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Middle East

Israeli Prime Minister Benjamin Netanyahu attends a cabinet meeting at the Bible Lands Museum in Jerusalem on June 5, 2024.

Gil Cohen-Magen/Reuters

The White House is scratching its head after Israeli Prime Minister Benjamin Netanyahu, in a video published Tuesday, accused the Biden administration of “withholding weapons and ammunitions” from the Jewish state over “the past few months.”

“We genuinely do not know what he is talking about. We just don't,” White House Press Secretary Karine Jean-Pierresaid in response to Netanyahu’s comments.

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Putin's rare North Korea visit will deepen ties
Putin's rare North Korea visit will deepen ties | Ian Bremmer | World In: 60

Ian Bremmer shares his insights on global politics this week on World In :60.

Will Putin's rare visit to North Korea strengthen anti-West alignment?

It's deepening the relationship. There's no question. He hasn't been in North Korea in decades. And I mean they call it the Hermit Kingdom. It's completely totalitarian. It's incredibly poor. But they have a massive military and they've been providing an awful lot thousands and thousands of train containers, of weaponry, of ammunition, of artillery. And those containers haven't gone back empty from Russia. And there's been a lot of sense of technology that's been transferred. The interesting thing will be whether or not, this leads to more provocative North Korean behavior vis-à-vis the South and Japan, because they think they can get away with it because they have coverage from Russia. And will they start coordinating diplomatically, in response to the NATO threat, in response to, you know, the way that the war in Ukraine is going? Be interesting to watch. It's not what China wants to see, but that is certainly a piece of what happens when a couple of states considered pariahs and rogues by the West, are developing a real alliance.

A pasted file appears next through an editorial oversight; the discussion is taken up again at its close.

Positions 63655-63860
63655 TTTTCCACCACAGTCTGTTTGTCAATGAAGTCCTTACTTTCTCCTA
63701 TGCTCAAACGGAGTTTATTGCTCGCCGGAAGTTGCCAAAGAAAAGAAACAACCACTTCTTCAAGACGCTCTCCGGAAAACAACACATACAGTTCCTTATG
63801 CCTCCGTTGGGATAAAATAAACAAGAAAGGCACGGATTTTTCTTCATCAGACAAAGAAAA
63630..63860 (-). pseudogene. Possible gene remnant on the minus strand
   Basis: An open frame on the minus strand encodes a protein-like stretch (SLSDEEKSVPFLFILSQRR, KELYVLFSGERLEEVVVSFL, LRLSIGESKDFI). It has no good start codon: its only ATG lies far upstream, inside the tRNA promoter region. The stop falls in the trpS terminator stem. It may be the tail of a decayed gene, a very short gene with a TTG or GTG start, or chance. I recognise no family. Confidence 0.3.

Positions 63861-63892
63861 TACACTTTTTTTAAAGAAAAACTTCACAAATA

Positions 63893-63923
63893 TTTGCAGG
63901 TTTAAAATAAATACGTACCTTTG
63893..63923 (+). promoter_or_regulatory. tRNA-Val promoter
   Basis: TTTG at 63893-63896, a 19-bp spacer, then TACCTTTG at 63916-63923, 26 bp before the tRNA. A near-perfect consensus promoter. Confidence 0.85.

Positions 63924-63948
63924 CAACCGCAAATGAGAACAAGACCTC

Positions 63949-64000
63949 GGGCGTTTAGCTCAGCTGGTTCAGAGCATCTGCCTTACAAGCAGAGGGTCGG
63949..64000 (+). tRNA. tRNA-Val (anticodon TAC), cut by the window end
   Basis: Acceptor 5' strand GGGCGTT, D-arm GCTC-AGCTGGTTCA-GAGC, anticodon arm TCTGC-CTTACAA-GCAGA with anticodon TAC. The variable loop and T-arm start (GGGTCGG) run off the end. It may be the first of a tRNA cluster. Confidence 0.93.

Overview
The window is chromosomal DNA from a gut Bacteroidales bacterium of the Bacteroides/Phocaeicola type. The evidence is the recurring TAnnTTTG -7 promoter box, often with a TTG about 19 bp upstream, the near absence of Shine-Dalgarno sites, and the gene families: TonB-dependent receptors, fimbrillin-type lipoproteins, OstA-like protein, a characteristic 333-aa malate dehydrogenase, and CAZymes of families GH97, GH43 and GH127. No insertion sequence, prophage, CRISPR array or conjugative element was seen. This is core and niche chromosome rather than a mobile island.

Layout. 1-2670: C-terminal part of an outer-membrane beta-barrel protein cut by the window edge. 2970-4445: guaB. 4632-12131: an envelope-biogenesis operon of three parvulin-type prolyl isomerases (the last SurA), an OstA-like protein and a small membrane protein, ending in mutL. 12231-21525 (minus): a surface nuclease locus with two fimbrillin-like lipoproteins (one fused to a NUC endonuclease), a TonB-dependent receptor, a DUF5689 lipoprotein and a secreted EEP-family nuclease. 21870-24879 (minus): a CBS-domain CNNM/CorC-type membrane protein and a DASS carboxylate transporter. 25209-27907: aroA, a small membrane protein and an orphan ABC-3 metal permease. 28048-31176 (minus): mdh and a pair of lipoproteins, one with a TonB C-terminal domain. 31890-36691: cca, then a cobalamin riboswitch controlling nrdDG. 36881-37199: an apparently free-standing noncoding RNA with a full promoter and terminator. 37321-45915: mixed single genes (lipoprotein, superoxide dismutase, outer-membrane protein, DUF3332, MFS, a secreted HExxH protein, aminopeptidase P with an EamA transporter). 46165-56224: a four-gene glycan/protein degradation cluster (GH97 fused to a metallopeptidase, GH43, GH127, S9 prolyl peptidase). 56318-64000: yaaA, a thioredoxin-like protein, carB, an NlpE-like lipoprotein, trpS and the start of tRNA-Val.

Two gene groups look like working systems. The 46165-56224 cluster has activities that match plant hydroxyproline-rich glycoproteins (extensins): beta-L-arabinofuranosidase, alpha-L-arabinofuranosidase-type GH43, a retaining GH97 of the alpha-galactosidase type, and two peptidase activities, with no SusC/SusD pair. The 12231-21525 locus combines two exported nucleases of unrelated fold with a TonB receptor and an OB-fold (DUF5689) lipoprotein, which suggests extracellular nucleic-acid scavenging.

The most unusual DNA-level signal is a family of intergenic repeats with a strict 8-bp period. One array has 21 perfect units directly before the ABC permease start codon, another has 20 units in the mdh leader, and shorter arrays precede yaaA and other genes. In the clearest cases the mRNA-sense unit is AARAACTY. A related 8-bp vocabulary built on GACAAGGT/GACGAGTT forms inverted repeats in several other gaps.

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Thailand's newly appointed Foreign Minister Maris Sangiampongsa reacts during a family photo session with new cabinet ministers at the Government House in Bangkok, Thailand, May 7, 2024.

REUTERS/Chalinee Thirasupa